Uncovering the symbols in handwriting: Head & Hands meets Tracey Trussell
Your handwriting is as unique as your DNA – it reveals a snapshot of your personality, thoughts and ambitions at any moment in time. Tracey Trussell is one of the leading graphologists in the UK and I spoke with her ahead of her workshop in November to find out how she got into it, what it involves, and what the science is behind it.
Can you give us a brief overview of what Graphology is and how long it has been used?
Graphology dates back to ancient China at around 500BC, during the time of Confucius. Handwriting is the complex interaction between the eye, the brain and the hand, and is therefore the unique pattern of our psychology expressed in symbols, and graphology is the study of this handwriting. Graphologists are very fortunate that they have a person's whole psychological profile right there in front of them, in black and white, on the page. In 10 years of practising, I haven’t had a single client that hasn’t been blown away by its accuracy.
What kind of things can you find out from a person’s handwriting?
Handwriting highlights the uniqueness of people's characters.
It doesn't tell you someone's age, because handwriting reflects mental age and maturity; someone's sex, because handwriting reflects your soul; and it rarely reveals if the writer is right or left-handed.
How does it work?
Graphology works quite simply: the fact that everyone’s handwriting is different, and specifically because everyone’s handwriting deviates from the way we were taught to write in school, is the reason why and how a graphologist can interpret that unique ‘fingerprint’. Provided a graphologist has sight of a template copy model of the era and country where the writer was taught to write, the handwriting, in any language, can be analysed. I don’t read the content of what they have written as that could be distracting and doesn’t add anything to the picture. It is literally just the symbols on the page.
What are the main things you are looking for in a piece of handwriting?
I am initially looking at the whole picture of the handwriting on the page - otherwise known as the gestalt - before breaking down, measuring and assessing the shapes, movement, pressure, degree of originality and the overall layout on the page.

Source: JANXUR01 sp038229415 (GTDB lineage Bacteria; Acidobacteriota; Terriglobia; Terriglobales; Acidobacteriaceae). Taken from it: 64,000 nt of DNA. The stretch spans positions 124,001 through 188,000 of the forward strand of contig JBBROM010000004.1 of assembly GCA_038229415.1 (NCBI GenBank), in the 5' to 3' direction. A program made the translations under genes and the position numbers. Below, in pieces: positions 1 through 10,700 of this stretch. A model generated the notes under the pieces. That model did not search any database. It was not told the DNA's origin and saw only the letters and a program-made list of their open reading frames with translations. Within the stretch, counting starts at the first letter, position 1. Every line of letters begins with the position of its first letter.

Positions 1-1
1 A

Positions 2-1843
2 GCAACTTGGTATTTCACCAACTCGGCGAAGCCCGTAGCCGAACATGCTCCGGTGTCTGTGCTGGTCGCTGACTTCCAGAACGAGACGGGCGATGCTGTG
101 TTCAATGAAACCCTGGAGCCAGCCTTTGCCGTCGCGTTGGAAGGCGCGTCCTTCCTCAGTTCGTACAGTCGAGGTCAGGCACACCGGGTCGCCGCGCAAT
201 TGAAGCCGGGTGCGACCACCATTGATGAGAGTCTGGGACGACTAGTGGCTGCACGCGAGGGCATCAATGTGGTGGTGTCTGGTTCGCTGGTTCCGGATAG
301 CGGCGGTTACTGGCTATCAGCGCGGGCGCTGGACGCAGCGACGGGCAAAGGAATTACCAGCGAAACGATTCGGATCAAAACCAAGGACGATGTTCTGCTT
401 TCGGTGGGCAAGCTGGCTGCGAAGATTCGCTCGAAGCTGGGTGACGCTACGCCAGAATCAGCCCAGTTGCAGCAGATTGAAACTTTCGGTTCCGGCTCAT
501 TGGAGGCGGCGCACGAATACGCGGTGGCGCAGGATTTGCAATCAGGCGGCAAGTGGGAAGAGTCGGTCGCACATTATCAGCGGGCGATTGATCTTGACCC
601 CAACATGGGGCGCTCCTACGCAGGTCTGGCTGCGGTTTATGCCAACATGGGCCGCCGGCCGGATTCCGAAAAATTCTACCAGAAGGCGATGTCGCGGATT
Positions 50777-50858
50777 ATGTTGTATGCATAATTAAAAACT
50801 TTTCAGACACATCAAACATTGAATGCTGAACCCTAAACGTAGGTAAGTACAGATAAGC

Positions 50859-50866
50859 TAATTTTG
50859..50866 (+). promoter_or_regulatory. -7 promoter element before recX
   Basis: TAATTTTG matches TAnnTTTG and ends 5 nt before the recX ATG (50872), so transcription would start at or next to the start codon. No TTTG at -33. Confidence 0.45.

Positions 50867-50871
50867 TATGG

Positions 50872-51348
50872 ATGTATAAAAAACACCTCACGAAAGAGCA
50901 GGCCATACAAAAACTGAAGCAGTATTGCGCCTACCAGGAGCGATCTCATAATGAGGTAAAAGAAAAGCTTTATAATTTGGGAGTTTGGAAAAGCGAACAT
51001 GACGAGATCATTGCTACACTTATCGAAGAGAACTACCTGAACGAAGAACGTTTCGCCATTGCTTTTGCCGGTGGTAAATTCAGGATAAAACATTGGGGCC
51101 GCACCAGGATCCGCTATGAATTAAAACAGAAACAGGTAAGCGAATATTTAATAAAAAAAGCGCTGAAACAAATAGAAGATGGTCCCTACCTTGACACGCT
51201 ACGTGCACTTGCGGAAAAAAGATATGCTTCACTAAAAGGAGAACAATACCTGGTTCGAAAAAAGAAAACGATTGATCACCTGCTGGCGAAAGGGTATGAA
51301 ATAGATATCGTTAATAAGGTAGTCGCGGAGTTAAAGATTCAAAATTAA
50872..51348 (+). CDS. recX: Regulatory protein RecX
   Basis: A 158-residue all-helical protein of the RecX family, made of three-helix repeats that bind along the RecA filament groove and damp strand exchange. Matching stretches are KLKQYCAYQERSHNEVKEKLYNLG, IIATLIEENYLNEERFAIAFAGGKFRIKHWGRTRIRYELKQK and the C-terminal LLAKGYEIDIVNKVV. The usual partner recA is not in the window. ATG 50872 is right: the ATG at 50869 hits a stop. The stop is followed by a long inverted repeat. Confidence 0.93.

Are there things you see frequently or as soon as you look at the page you’re like wow!
Absolutely. I have just reviewed Dennis Nilson’s handwriting, the serial killer and necrophile, which showed a strong undercurrent of buried aggression and violence. I also came across Jonny Benjamin’s handwriting by accident – Jonny was talked down from throwing himself off Waterloo Bridge after suffering with mental health issues since an early age - and I instantly said "Oh my god, he feels invisible, like he isn’t in this world... he has all these ideas pinballing around in his head, but he doesn’t believe he can make any of them happen". I did a 20-page report based on poetry he wrote in hospital and when he read it, he said ‘my psychiatrist would have a field day with this’. I’m not a counsellor but I am always striving to do more to help people understand their underlying behaviours and motives. On this occasion, I was able to identify 25 different mental health indicators.
Who generally comes to you – and what for?
People come for a number of reasons; such as for self-discovery, compatibility, mental health issues or to understand their career options. I've analysed suicide notes, helped people going through a mid-life crisis, advised people on relationship suitability, and given people insight into their ancestor's personalities.